“Nietzsche and Philosophy (Nietzsche et la philosophie)” is a book by French philosopher Gilles Deleuze. It was published by Presses Universitaires de France in 1962.
In this book, Deleuze interpreted Nietzsche’s texts from his own theoretical perspective, and systematized them. It has a lot of hints on how to decipher Nietzsche’s literary and cryptic texts that include strange concepts, such as “will to power (Wille zur Macht)”, “eternal return (Ewige Wiederkunft)”, and “Übermensch”. In this book, Deleuze incorporated Nietzsche into his theory and developed it, so it can be read not as just a commentary but an introduction to the philosophy of Deleuze himself, who had been greatly influenced by Nietzsche along with Spinoza and Bergson.
Deleuze reads Nietzsche focusing on Nietzsche’s key concepts, “active/reactive”. According to Nietzsche, organic body is composed of the relation between active forces and reactive ones. Body is active and superior, whereas consciousness is essentially reactive and inferior. Some kind of human nature, such as metaphysics relying on supersensible ideas (god, afterlife, and truth), thoughts driven by the negative (Hegel’s dialectic and the like), Christian negation of life on the earth (nihilism), domination by religion, morality and state of the weak (the herd) who shares ressentiment, result from the essential reactivity of consciousness. Nihilism as negation of life is something like the human condition, so the people, who affirm life against it, become “Übermensch”. In this way, Deleuze organizes Nietzsche’s terms with clarity.
However, this book also has a problem. For instance, though the concept of “eternal return”, in which everything is repeated indefinitely, is considered to mean absolute affirmation of life as a continuous cycle of one-time-only things, — criticism of Christian eschatology and Hegelian teleology — Deleuze interprets it as “being” of becoming of different forces, i.e., event-generating principle.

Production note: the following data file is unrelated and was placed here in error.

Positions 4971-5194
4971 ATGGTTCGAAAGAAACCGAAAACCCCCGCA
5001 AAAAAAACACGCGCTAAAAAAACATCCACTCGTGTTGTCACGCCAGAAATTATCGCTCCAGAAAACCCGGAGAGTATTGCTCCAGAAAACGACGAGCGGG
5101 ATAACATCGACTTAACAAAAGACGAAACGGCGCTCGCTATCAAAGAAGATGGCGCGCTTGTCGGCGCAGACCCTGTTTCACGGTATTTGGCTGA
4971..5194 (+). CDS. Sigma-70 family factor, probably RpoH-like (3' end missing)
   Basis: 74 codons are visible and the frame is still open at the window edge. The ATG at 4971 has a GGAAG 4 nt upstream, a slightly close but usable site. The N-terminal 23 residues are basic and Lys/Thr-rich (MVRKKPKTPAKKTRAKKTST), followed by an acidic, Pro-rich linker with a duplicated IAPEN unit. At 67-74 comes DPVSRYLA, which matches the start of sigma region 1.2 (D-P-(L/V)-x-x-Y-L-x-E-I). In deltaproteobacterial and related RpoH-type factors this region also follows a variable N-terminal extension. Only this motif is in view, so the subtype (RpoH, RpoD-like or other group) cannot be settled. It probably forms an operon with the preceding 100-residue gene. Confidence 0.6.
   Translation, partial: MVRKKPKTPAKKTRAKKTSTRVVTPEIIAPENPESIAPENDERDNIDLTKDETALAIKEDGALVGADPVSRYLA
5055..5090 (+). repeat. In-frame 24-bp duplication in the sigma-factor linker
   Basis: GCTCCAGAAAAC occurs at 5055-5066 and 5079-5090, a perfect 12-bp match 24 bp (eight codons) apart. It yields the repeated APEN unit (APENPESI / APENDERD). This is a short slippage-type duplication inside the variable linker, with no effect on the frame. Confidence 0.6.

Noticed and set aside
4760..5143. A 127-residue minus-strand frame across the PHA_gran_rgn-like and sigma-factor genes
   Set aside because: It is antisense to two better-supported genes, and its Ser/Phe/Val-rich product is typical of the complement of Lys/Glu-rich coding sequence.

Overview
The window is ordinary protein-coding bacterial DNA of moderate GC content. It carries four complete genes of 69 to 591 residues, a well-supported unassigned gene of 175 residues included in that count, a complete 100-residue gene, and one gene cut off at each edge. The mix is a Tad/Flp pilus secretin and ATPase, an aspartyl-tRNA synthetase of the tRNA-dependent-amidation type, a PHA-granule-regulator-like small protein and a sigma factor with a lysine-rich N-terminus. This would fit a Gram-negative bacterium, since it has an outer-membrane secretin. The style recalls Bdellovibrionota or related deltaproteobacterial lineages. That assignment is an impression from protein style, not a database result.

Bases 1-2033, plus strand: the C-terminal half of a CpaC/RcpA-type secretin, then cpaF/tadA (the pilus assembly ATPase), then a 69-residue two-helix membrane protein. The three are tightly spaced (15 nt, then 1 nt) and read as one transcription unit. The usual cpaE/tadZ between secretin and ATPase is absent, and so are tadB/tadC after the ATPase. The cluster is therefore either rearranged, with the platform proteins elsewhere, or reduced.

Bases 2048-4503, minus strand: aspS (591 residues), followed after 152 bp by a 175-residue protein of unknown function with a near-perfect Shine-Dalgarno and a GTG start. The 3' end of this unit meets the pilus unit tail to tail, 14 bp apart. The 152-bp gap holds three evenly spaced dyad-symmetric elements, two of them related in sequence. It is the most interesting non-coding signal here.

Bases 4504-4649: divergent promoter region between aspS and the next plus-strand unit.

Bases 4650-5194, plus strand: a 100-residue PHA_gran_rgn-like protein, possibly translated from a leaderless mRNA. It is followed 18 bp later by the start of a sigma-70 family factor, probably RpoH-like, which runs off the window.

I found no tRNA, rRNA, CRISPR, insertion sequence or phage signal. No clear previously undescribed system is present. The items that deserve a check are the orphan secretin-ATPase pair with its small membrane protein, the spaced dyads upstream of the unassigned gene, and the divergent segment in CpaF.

“We can intend the eternal return itself, if not as an expression of a principle that is the reason of difference and its reproduction, of difference and its repeating.” (Chapter II)
Though Deleuze criticizes Heidegger’s interpretation of Nietzsche for Heidegger enclosed Nietzsche in ontology (Chapter V, original note No. 521), I suppose Deleuze himself also ontologizes Nietzsche. Alain Badiou also problematizes this point in his criticism against Deleuze.
In Deleuze’s Difference and Repetition (1968), Nietzsche is regarded as one of the three moments of “univocity of being” in the history of philosophy, — Duns Scotus (univocal being), Spinoza (Deus sive Natura), and Nietzsche (eternal return as being of becoming) — and it seems to me that Nietzsche is internalized in Deleuze’s unified theory, in which virtuality is actualized, like Bergson’s “philosophy of life”.
I think we should read Nietzsche’s texts getting them closer to Spinoza-Marxian materialism instead of Heidegger’s ontology and Bergson’s “philosophy of life”. In that sense, his books coauthored with Guattari — Anti-Oedipus (1972) and A Thousand Plateaus (1980) — might have been closer to Nietzsche than this book and Difference and Repetition in that they were humorous and critical of actuality.